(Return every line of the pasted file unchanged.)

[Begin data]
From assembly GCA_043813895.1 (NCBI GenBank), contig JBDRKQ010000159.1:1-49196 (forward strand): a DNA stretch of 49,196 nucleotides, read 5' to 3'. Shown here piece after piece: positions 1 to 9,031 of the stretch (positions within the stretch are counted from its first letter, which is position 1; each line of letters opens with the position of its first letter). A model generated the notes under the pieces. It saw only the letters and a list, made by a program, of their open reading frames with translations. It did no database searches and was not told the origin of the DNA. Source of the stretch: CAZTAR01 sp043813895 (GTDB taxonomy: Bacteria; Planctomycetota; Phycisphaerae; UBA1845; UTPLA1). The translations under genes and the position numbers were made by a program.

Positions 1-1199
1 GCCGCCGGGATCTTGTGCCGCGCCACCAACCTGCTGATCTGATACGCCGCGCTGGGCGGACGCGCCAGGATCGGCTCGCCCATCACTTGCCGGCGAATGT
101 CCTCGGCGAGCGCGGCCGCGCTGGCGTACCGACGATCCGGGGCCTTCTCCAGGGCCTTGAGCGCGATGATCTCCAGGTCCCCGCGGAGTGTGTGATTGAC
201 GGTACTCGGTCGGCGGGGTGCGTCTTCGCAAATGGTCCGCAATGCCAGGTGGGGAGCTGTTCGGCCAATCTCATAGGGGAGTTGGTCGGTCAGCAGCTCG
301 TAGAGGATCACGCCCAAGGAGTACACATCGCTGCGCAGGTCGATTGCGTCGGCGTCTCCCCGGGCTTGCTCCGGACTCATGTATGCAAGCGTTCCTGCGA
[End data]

From assembly GCA_043813895.1 (NCBI GenBank), contig JBDRKQ010000159.1:1-49196 (forward strand): a DNA stretch of 49,196 nucleotides, read 5' to 3'. Shown here piece after piece: positions 1 to 9,031 of the stretch (positions within the stretch are counted from its first letter, which is position 1; each line of letters opens with the position of its first letter). A model generated the notes under the pieces. It saw only the letters and a list, made by a program, of their open reading frames with translations. It did no database searches and was not told the origin of the DNA. Source of the stretch: CAZTAR01 sp043813895 (GTDB taxonomy: Bacteria; Planctomycetota; Phycisphaerae; UBA1845; UTPLA1). The translations under genes and the position numbers were made by a program.

Positions 1-1199
1 GCCGCCGGGATCTTGTGCCGCGCCACCAACCTGCTGATCTGATACGCCGCGCTGGGCGGACGCGCCAGGATCGGCTCGCCCATCACTTGCCGGCGAATGT
101 CCTCGGCGAGCGCGGCCGCGCTGGCGTACCGACGATCCGGGGCCTTCTCCAGGGCCTTGAGCGCGATGATCTCCAGGTCCCCGCGGAGTGTGTGATTGAC
201 GGTACTCGGTCGGCGGGGTGCGTCTTCGCAAATGGTCCGCAATGCCAGGTGGGGAGCTGTTCGGCCAATCTCATAGGGGAGTTGGTCGGTCAGCAGCTCG
301 TAGAGGATCACGCCCAAGGAGTACACATCGCTGCGCAGGTCGATTGCGTCGGCGTCTCCCCGGGCTTGCTCCGGACTCATGTATGCAAGCGTTCCTGCGA